School is out for the summer, but how do you avoid a “summer slump” in reading skills? Here are a few tips for parents to help kids get ready for learning and reading in the fall:
- Find ways to talk, read and write everyday.
- Read to your child for 15 minutes or more every day, at different intervals so reading becomes a routine.
- If your child is already a reader, you should still keep reading aloud – it will help with comprehension and vocabulary development.
Make friends with letters
- When you read to your child, point out letters and the sounds they make. Find common letters on a page, or letters that are in your child’s name.
- Point out and talk about letters when you see them on signs, food boxes, buses and other high-visibility places.
- Whenever you’re waiting – at a traffic light, in a restaurant, etc. – play the “alphabet game.” Think of words that start with the same letter or the same sound, then take turns coming up with as many different words or sounds as possible.
Make words part of your routine
- Teach your child one new word and it’s meaning at mealtime everyday.
- Practice words using “running commentary.” When you and your child are doing something together, describe the activity to your child and then “watch, wait and listen.”
- Find new and different words every day and write them down, talk about their meanings and try to use them throughout the day. By the end of the summer, your child will have improved his or her vocabulary by 100 words or more.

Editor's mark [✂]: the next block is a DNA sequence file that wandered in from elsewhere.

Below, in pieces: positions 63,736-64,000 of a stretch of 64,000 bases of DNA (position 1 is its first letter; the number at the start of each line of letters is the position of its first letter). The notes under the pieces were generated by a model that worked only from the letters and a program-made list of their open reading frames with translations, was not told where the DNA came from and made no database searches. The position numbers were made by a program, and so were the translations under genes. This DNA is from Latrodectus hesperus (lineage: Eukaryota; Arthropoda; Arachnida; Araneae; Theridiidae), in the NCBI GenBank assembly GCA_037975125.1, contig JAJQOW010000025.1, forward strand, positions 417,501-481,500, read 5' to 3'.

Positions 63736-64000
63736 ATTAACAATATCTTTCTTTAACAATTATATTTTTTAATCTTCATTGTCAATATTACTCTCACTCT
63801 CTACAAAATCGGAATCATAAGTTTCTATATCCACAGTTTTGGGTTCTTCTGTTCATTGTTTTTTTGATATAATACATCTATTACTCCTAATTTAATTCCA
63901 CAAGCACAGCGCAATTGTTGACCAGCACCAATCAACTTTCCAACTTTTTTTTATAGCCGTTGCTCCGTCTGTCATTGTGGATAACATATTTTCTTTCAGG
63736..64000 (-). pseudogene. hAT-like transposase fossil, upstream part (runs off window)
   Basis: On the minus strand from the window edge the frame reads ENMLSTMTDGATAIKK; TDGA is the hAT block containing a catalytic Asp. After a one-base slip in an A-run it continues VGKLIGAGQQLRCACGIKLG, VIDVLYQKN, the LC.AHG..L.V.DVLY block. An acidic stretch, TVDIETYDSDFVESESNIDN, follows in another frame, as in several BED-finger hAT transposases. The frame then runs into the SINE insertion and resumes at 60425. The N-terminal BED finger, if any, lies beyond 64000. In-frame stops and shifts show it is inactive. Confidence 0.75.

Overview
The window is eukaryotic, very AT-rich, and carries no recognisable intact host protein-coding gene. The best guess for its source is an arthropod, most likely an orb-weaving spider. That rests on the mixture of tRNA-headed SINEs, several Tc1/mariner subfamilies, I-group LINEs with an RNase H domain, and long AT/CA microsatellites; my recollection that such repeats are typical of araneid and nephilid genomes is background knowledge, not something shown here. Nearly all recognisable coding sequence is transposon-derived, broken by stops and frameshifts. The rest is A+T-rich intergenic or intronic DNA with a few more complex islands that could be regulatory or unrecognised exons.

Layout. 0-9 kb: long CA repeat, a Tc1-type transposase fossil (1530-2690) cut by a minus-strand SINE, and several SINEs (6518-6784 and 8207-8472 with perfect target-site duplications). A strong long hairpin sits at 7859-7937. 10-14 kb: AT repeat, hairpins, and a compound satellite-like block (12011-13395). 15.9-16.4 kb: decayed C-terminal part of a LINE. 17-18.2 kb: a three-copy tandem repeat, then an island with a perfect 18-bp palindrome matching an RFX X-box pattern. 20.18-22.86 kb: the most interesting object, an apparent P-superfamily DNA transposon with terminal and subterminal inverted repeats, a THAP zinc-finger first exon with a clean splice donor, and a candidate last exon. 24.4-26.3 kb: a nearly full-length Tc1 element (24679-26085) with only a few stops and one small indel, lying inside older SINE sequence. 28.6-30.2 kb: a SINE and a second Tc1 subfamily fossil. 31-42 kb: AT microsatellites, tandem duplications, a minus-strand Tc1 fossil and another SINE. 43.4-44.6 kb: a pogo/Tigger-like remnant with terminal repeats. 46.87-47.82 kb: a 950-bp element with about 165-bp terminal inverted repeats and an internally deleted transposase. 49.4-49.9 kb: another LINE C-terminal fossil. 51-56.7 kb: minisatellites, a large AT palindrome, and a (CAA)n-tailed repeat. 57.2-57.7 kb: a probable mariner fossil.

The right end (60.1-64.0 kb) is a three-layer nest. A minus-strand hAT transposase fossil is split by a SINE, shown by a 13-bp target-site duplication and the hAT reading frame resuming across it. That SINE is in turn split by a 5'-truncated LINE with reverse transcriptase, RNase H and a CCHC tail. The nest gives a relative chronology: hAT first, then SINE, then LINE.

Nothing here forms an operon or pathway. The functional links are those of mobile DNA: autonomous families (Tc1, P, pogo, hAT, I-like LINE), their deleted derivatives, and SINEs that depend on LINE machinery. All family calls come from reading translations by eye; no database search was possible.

Make writing the flip side of reading
- While parents are getting dinner ready, give kids 10-15 minutes to draw, write or paint.
- Make your child a personalized “writing box” with their name spelled on it using capital and lowercase letters. Put their pencils, scraps of paper, a scissors and tape inside.
- Buy a small notebook and encourage your child to draw something that happened in a story they liked, or draw a picture of a feeling, an animal or an event. Then, talk about the drawings and write a few recurring words with your child and read the words together.
About Kate, our guest blogger
Kate Horst has 35 years of experience teaching reading, training instructors and overseeing teacher professional development in Minnesota and California. She is currently the Pre-K program coordinator and professional development coordinator for Minnesota Reading Corps. Kate is a recognized expert in early literacy intervention and has created several training courses on the subject, most notably the popular SEEDS series of curriculum and training texts used throughout the Minnesota Reading Corps program.
Image by: thesemomentsofmine.com